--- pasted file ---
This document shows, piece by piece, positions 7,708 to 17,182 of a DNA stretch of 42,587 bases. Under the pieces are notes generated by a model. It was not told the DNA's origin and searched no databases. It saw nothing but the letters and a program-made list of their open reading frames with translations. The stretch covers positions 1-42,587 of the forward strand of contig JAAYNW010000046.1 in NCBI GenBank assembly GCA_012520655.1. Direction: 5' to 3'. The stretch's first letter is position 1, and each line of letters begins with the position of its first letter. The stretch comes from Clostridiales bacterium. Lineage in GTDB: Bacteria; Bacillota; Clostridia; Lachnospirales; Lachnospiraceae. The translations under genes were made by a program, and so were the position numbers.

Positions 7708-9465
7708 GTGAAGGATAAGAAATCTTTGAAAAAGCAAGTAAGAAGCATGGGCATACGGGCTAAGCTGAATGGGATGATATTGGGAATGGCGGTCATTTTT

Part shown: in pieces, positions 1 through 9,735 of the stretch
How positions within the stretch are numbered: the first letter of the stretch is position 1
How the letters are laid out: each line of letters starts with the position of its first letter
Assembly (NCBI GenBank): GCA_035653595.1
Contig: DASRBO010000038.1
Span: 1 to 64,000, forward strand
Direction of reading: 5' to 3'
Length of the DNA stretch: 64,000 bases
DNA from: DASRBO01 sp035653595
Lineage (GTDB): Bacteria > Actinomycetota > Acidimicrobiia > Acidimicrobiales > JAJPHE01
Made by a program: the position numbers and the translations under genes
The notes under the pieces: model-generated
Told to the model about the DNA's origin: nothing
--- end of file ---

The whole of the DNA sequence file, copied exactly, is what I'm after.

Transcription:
This document shows, piece by piece, positions 7,708 to 17,182 of a DNA stretch of 42,587 bases. Under the pieces are notes generated by a model. It was not told the DNA's origin and searched no databases. It saw nothing but the letters and a program-made list of their open reading frames with translations. The stretch covers positions 1-42,587 of the forward strand of contig JAAYNW010000046.1 in NCBI GenBank assembly GCA_012520655.1. Direction: 5' to 3'. The stretch's first letter is position 1, and each line of letters begins with the position of its first letter. The stretch comes from Clostridiales bacterium. Lineage in GTDB: Bacteria; Bacillota; Clostridia; Lachnospirales; Lachnospiraceae. The translations under genes were made by a program, and so were the position numbers.

Positions 7708-9465
7708 GTGAAGGATAAGAAATCTTTGAAAAAGCAAGTAAGAAGCATGGGCATACGGGCTAAGCTGAATGGGATGATATTGGGAATGGCGGTCATTTTT

Part shown: in pieces, positions 1 through 9,735 of the stretch
How positions within the stretch are numbered: the first letter of the stretch is position 1
How the letters are laid out: each line of letters starts with the position of its first letter
Assembly (NCBI GenBank): GCA_035653595.1
Contig: DASRBO010000038.1
Span: 1 to 64,000, forward strand
Direction of reading: 5' to 3'
Length of the DNA stretch: 64,000 bases
DNA from: DASRBO01 sp035653595
Lineage (GTDB): Bacteria > Actinomycetota > Acidimicrobiia > Acidimicrobiales > JAJPHE01
Made by a program: the position numbers and the translations under genes
The notes under the pieces: model-generated
Told to the model about the DNA's origin: nothing